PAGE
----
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What Consumers Need to Know About Window Warranties

Posted By Tom Herron, National Fenestration Rating Council, Monday, January 26, 2015
One of the most important things about purchasing energy efficient windows, doors, and skylights is finding a manufacturer who will stand behind their products and provide good customer service well beyond the initial sale.

 

When you see the National Fenestration Rating Council’s (NFRC) energy performance rating label on windows, doors, and skylights, it’s telling you they have been independently tested and certified to perform as advertised.

 

As with any other product, however, performance ratings are merely a snapshot. The product may not retain its original performance values throughout its lifecycle.

 

For example, a window’s U-factor might change if the gas filler between the panes of glass leaks when a seal fails. It can also change if low-E coatings, frame conductivity, or suspended films become compromised.

Similarly, the solar heat gain coefficient (SHGC) may change as coatings, tints, or laminated/ suspended films degrade over time.

Additionally, badly-worn weatherstripping, a warped frame, or inoperable hardware can increase air leakage.  

It’s hard to foresee whether any of these things will happen and even more difficult to predict their impact. That’s why you need a reliable warranty to protect your purchase. Be sure to talk with others who own similar products, and ask the seller these questions:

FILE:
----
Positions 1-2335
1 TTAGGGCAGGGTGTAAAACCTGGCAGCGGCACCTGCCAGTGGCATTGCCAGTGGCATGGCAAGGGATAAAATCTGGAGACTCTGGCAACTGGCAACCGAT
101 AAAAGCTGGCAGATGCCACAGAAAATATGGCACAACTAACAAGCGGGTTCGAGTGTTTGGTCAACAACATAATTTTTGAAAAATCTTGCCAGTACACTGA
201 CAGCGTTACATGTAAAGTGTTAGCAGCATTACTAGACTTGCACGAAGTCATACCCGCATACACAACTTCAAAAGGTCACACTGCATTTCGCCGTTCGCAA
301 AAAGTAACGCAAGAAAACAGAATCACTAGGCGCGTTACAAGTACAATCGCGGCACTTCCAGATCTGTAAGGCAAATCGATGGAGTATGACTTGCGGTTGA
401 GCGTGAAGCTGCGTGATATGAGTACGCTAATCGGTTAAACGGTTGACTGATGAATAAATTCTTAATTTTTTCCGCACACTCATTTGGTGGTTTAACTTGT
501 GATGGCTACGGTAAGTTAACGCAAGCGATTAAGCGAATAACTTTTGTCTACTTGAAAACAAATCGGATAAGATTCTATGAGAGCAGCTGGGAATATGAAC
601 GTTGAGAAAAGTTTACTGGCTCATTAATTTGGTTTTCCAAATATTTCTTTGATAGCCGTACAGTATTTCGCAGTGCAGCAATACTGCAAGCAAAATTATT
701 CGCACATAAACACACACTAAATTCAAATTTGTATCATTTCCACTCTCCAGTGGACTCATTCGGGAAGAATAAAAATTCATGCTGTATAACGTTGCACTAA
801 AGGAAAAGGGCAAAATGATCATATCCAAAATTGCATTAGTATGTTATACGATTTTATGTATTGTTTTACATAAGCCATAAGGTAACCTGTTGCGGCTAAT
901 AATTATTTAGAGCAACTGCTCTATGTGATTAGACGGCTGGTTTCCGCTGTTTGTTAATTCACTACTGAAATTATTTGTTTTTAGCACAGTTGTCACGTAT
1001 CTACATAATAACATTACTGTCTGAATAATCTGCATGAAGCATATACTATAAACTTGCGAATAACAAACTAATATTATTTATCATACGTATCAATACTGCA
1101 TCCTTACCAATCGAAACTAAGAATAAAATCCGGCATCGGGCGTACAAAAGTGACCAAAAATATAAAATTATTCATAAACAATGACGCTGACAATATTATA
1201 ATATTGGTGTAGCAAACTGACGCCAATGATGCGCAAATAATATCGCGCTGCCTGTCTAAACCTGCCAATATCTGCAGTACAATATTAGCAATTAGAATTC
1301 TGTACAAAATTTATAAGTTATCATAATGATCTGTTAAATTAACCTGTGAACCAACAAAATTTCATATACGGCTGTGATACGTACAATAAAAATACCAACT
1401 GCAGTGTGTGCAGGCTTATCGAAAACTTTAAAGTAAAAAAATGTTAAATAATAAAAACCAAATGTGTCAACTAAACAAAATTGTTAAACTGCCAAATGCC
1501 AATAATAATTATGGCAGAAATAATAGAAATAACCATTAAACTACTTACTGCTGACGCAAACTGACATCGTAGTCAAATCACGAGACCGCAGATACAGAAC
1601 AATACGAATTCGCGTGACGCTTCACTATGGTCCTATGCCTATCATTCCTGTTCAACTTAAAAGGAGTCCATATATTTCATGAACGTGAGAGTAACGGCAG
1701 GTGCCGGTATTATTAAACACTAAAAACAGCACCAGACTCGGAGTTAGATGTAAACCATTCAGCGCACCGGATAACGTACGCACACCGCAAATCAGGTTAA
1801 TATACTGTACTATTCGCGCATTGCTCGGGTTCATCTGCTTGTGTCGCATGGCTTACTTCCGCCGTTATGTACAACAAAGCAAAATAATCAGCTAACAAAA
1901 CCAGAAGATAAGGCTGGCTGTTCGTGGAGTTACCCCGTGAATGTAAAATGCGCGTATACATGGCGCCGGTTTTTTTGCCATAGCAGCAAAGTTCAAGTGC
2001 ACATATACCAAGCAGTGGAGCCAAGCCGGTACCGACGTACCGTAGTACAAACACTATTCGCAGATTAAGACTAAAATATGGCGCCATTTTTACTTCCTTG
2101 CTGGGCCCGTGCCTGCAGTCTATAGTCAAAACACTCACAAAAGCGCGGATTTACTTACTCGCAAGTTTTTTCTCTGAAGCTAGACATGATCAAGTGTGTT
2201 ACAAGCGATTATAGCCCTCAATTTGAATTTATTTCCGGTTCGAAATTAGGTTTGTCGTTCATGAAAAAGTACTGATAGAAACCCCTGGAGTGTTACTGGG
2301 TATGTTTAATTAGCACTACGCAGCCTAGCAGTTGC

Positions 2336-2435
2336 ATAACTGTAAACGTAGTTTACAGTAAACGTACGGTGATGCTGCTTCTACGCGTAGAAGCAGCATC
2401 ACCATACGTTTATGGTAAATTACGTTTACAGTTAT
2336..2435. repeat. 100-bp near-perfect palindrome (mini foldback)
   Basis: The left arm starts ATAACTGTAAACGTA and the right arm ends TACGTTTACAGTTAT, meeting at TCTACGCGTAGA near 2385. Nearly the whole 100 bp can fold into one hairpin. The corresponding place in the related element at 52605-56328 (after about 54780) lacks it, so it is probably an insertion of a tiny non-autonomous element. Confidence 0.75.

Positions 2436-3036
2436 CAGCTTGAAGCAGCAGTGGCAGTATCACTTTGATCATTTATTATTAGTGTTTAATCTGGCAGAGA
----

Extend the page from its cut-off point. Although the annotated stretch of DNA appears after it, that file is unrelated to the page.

• Is the warranty pro-rated?
  • Is it backed by the seller or the manufacturer?
  • Is there a cost to service the window if a warranty issue arises?
  • If you sell your home, is the warranty transferable? If so, what is the cost?
  • Who will service the warranty if the company goes out of business before it expires?

“Lifetime” is a term likely to be included in any warranty, but it doesn’t always mean what it implies. Many consumers interpret this as the owner's lifetime, the lifetime of the product, or the lifetime of the manufacturer. The definition, however, can vary.

In Colorado, for example, the law doesn't define the word “lifetime” when used in a contract. In fact, it can mean whatever the person offering the warranty wants it to mean — as long as they tell you.

California, on the other hand, requires lifetime warranties to cover at least three years.

Finally, keep in mind that the Federal Trade Commission (FTC) says a warranty period that is not clearly defined constitutes deceptive advertising.

Before you get too impressed by any warranty for windows, doors, or skylights be sure to read the fine print -- no matter what anyone tells you – and be sure you know for yourself exactly what it covers.

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